Relative Entropy (Part 1): how various structures important in probability theory arise naturally when you do linear algebra using only the nonnegative real numbers.

Relative Entropy (Part 2): a category related to statistical inference, \mathrm{FinStat}, and how relative entropy defines a functor on this category.

Relative Entropy (Part 3): statement of our main theorem, which characterizes relative entropy up to a constant multiple as the only functor F : \mathrm{FinStat} \to [0,\infty) with a few nice properties.

Now that the paper is done, we’re having a nice conversation about it on the n-Category Café. Since I don’t want to splinter the conversation, I won’t enable comments here—please go there and join the fun!

But having blogged about this thrice before, what’s new?

One thing is that our conversation is getting more deeply into the category-theoretic aspects. Read the long parenthetical remarks in my post on the n-Café to get up to speed on that aspect.

Another is that by looking at our paper, you can actually see the proof of our result. As I mention on the n-Café.

The proof is surprisingly hard. Or maybe we’re just surprisingly bad at proving things. But the interesting thing is this: the proof is swift and effective in the ‘generic’ case—the case where the support of the probability measures involved is the whole set they’re living on, and the constant c is finite.

It takes some more work to handle the case where the probability measures have smaller support.

But the really hard work starts when we handle the case that, in the end, has c = \infty. Then the proof becomes more like analysis than what you normally expect in category theory. We slowly corner the result, blocking off all avenues of escape. Then we close in, grab its neck, and strangle it, crushing its larynx ever tighter, as it loses the will to fight back and finally expires… still twitching.

We haven’t gotten into discussing this much yet, perhaps because the mathematicians on the n-Café are too dainty and civilized. But someone into analysis might be able to find a more efficient proof.

That would make me a bit sad—since why didn’t we find it?—but mainly happy—since this subject deserves to be clean and elegant. We really need a category-theoretic formulation of the second law of thermodynamics that’s suitable for studying complex networks: that’s the long-term goal here.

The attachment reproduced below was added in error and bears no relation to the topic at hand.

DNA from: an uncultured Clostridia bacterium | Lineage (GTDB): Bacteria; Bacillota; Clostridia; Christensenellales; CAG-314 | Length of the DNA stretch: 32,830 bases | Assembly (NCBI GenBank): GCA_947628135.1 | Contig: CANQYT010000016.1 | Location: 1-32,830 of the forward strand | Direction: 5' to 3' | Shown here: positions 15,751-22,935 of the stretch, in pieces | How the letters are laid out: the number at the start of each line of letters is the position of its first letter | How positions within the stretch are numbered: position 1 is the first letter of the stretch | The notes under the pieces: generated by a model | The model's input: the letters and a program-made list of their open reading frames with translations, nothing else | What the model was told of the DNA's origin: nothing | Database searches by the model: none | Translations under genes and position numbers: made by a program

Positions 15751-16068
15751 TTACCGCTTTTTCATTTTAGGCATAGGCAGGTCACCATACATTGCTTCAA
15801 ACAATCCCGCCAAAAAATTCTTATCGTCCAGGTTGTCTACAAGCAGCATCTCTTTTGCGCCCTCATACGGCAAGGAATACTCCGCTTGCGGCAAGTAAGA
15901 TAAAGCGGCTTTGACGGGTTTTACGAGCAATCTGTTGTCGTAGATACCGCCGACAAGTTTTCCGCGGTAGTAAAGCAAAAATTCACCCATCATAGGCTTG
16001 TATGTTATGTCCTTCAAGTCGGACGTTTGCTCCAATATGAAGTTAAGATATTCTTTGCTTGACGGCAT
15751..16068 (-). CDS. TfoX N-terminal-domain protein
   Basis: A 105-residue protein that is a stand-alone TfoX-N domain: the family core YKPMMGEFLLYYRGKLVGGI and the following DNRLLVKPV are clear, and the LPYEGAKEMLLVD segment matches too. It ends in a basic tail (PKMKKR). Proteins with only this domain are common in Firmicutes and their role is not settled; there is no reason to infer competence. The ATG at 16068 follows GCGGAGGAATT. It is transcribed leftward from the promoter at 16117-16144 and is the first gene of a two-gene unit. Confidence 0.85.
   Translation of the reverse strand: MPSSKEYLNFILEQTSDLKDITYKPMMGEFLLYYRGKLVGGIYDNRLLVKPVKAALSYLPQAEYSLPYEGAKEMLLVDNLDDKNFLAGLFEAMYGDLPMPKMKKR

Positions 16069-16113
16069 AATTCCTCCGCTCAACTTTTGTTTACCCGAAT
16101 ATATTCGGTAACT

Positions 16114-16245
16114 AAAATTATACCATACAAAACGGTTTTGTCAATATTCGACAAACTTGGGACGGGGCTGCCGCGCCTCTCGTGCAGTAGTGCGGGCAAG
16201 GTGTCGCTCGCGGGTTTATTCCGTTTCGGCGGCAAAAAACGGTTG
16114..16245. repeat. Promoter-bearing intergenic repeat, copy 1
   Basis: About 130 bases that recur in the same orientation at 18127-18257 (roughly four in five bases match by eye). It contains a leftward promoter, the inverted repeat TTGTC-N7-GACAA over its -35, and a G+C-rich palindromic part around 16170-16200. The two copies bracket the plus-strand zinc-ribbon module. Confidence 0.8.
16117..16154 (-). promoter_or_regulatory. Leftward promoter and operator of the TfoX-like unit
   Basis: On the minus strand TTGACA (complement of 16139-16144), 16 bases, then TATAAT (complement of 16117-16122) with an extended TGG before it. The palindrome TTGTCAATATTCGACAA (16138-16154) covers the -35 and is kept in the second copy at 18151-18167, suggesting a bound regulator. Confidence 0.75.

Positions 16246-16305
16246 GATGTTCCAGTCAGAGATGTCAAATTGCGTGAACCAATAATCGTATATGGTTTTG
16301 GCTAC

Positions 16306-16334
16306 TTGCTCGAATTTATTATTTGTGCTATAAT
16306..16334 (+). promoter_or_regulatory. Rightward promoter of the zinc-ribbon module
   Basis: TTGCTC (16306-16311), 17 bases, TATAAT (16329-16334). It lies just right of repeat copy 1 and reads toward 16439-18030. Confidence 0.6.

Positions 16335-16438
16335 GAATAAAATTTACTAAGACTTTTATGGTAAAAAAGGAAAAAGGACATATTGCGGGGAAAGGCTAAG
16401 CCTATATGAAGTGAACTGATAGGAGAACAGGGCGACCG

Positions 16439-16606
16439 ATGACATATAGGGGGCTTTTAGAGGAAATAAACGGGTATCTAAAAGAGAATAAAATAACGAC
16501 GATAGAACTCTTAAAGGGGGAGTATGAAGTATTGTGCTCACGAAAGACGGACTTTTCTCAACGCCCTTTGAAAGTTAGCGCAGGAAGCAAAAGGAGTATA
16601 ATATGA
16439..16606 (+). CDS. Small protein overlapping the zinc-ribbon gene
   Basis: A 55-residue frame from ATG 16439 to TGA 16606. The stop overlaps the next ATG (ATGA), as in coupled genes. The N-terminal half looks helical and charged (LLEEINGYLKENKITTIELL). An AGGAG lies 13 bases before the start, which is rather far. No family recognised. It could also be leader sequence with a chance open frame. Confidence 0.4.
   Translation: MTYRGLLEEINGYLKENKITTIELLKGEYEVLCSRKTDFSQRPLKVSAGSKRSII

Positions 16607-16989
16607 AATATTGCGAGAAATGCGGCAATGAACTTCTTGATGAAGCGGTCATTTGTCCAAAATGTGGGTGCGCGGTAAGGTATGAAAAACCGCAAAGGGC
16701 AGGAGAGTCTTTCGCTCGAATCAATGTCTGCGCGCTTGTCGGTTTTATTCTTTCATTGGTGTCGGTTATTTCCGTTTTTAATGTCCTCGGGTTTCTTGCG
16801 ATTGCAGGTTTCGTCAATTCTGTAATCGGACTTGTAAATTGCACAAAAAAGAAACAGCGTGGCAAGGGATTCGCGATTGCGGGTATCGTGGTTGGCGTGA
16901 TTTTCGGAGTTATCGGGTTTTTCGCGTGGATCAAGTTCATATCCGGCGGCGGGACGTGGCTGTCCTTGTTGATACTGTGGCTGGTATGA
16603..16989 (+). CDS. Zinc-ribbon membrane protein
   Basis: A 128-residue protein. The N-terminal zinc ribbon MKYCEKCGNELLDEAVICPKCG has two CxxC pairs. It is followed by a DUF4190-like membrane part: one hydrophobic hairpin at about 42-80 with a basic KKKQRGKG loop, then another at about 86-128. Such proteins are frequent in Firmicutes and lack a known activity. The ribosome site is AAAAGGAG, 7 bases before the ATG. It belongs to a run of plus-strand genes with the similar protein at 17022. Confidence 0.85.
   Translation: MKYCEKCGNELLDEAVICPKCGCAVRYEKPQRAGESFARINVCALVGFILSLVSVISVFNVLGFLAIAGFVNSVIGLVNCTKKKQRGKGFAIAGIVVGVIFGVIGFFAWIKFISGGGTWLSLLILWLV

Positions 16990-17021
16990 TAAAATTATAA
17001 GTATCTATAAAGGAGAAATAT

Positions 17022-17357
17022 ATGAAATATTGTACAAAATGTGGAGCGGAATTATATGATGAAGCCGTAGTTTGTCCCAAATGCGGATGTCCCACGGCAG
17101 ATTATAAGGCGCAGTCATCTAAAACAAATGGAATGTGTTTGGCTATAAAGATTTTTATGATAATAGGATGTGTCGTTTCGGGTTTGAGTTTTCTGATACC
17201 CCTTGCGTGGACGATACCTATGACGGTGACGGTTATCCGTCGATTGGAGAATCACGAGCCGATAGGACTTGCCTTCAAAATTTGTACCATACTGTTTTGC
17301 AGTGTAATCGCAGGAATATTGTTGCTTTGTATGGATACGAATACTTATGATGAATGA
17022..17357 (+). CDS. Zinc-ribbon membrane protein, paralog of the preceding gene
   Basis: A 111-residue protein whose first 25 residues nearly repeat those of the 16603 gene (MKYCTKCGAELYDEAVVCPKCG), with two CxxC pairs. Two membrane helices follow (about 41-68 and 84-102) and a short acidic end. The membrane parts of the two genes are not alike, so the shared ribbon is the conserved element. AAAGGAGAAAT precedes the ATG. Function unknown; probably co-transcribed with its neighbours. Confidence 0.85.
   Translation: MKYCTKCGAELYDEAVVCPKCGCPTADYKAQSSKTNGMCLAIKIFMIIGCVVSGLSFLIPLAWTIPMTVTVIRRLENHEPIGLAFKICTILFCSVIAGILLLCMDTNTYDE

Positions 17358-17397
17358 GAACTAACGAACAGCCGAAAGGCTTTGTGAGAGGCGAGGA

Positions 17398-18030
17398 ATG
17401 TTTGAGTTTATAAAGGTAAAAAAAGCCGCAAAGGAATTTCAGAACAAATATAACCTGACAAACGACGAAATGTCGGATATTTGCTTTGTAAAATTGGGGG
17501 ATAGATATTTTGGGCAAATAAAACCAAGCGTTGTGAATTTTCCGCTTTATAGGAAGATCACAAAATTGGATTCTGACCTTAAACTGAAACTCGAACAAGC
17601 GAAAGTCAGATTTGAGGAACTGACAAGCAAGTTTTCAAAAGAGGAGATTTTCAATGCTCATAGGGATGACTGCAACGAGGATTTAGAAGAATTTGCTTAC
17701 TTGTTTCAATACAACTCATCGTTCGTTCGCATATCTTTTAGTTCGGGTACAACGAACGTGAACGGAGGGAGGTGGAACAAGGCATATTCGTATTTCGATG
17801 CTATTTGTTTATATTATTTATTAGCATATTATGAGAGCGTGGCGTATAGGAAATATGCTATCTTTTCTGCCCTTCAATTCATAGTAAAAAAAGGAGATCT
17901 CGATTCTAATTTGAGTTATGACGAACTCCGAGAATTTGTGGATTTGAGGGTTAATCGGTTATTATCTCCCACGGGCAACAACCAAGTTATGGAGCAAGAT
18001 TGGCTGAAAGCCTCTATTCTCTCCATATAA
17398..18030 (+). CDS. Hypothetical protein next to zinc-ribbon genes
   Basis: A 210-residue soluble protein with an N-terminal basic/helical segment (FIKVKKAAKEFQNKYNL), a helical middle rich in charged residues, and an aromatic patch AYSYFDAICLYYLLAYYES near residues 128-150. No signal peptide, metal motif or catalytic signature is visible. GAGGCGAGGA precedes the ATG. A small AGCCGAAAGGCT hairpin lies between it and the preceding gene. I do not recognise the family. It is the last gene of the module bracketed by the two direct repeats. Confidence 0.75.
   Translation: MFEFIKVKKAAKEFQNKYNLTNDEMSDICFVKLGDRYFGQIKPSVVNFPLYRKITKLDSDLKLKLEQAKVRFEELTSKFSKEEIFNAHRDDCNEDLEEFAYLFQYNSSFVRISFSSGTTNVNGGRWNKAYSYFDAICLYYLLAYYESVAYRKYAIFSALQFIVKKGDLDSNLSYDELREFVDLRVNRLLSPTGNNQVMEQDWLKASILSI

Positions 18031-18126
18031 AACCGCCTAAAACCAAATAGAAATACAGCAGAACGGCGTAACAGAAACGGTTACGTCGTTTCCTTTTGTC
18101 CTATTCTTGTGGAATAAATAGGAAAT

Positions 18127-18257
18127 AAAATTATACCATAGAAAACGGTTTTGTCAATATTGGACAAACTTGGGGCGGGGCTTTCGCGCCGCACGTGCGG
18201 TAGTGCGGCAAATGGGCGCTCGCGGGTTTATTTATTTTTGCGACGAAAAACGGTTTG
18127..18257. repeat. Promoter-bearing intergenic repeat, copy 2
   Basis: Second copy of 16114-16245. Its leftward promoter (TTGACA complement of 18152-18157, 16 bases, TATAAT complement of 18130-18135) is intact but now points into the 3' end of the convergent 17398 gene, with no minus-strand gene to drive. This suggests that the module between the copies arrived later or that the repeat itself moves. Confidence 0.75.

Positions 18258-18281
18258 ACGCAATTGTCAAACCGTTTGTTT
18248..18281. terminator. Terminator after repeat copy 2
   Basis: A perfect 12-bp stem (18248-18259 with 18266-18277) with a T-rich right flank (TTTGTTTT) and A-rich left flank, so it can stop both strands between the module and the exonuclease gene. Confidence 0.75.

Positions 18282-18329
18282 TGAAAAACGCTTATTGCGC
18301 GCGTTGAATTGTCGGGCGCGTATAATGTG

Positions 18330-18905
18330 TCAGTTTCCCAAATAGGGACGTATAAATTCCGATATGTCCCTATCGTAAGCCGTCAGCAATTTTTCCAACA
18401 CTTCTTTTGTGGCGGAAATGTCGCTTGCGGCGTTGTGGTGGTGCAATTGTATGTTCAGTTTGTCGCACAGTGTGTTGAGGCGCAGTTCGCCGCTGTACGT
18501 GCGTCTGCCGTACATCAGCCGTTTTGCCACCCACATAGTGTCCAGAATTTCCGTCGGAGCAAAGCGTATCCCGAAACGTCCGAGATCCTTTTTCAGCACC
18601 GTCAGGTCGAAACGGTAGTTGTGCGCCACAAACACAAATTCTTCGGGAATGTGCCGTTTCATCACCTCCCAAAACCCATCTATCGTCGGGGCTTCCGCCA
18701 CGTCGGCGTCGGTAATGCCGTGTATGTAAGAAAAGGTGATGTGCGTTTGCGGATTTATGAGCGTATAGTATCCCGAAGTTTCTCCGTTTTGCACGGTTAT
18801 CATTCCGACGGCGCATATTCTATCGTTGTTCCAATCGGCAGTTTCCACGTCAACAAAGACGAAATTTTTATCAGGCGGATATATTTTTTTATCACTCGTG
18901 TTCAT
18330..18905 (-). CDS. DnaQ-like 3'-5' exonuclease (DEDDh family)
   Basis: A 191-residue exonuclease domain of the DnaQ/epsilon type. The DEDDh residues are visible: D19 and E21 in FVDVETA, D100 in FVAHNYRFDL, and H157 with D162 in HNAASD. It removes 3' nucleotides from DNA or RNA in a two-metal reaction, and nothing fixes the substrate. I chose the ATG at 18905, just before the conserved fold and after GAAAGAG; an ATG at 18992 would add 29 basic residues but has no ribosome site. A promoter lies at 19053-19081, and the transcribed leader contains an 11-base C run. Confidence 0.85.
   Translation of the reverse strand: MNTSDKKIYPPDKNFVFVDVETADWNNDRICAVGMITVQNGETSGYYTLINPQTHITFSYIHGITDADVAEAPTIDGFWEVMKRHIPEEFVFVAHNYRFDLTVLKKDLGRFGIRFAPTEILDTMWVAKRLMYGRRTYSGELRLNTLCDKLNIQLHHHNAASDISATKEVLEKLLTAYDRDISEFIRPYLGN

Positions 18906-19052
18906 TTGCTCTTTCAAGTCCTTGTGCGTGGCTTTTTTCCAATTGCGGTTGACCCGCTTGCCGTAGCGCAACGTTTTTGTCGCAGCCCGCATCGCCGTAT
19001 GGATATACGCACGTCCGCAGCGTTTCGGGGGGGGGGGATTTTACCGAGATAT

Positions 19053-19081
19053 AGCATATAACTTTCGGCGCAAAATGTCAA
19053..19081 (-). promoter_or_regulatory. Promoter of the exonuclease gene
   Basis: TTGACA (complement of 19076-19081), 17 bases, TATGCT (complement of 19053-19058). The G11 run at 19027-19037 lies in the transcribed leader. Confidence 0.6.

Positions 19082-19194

Bio-Inspired Information Theory

31 January, 2014


There will be a 5-day workshop on Biological and Bio-Inspired Information Theory at BIRS from Sunday the 26th to Friday the 31st of October, 2014. It’s being organized by

Toby Berger (University of Virginia)
Andrew Eckford (York University)
Peter Thomas (Case Western Reserve University)

BIRS is the Banff International Research Station, a conference venue in a rather wild part of Alberta, in the mountains west of Calgary.


Here’s the workshop proposal on the BIRS website:

Currently, research in the community is organized into three streams:

• Information theory and biochemistry (including information theory and intercellular communication);

• Information theory and neuroscience; and

• Information-theoretic analysis of biologically-inspired communication systems (including nano-networking and design of biologically implemented information processing networks).

We propose a BIRS workshop to explore these streams, focusing on mathematical open problems that cut across the streams. The main objectives of this workshop would be: to bring together the most prominent researchers in this field; to discuss and review the current state of mathematical research in this field; to promote cross-pollination among the various streams of research to find common problems; and to collectively identify key future directions or open problems that would bring the greatest impact to this field over the next few years.

Expected impact

A BIRS workshop involving the field’s leading researchers would allow a review of the current state of the art, and would promote cross-pollination among these three streams of research. We expect to have these leading researchers in attendance. For example, Prof. Toby Berger (U. Virginia), a widely recognized pioneer in this field and a recipient of the Shannon Award (the top prize awarded by the IEEE Information Theory Society), is one of the co-organizers of the workshop. Moreover, we have approached many of the field’s most prominent mathematicians and scientists: a complete list is found elsewhere in this proposal, but among the most prominent confirmed participants are: Prof. Tadashi Nakano (Osaka U.), one of the earliest researchers in engineered molecular communication; Dr. Thomas D. Schneider (NIH – National Cancer Institute), inventor of the sequence logo and prominent researcher in genetic information theory; and Profs. William Bialek (Princeton U.) and Naftali Tishby (Hebrew U.), prominent experts on information theory in neural coding.

Although the focus of our workshop is on mathematical fundamentals, our list of expected participants includes a few experimental scientists, e.g. Raymond Cheong and Andre Levchenko (both from Johns Hopkins U.), in addition to mathematical scientists. This is because quantitative application of information theoretic analysis to biological systems typically requires empirical estimation of joint probability distributions for multiple input and output variables, often posing daunting data collection challenges which pioneered the use of high-throughput experimental methods to collect large data sets quantifying the input/output relationships for a specific biochemical signaling pathway). We believe a blended approach, emphasizing mathematics but including experimental perspectives, will enhance the impact of our workshop and increase the usefulness to our participants.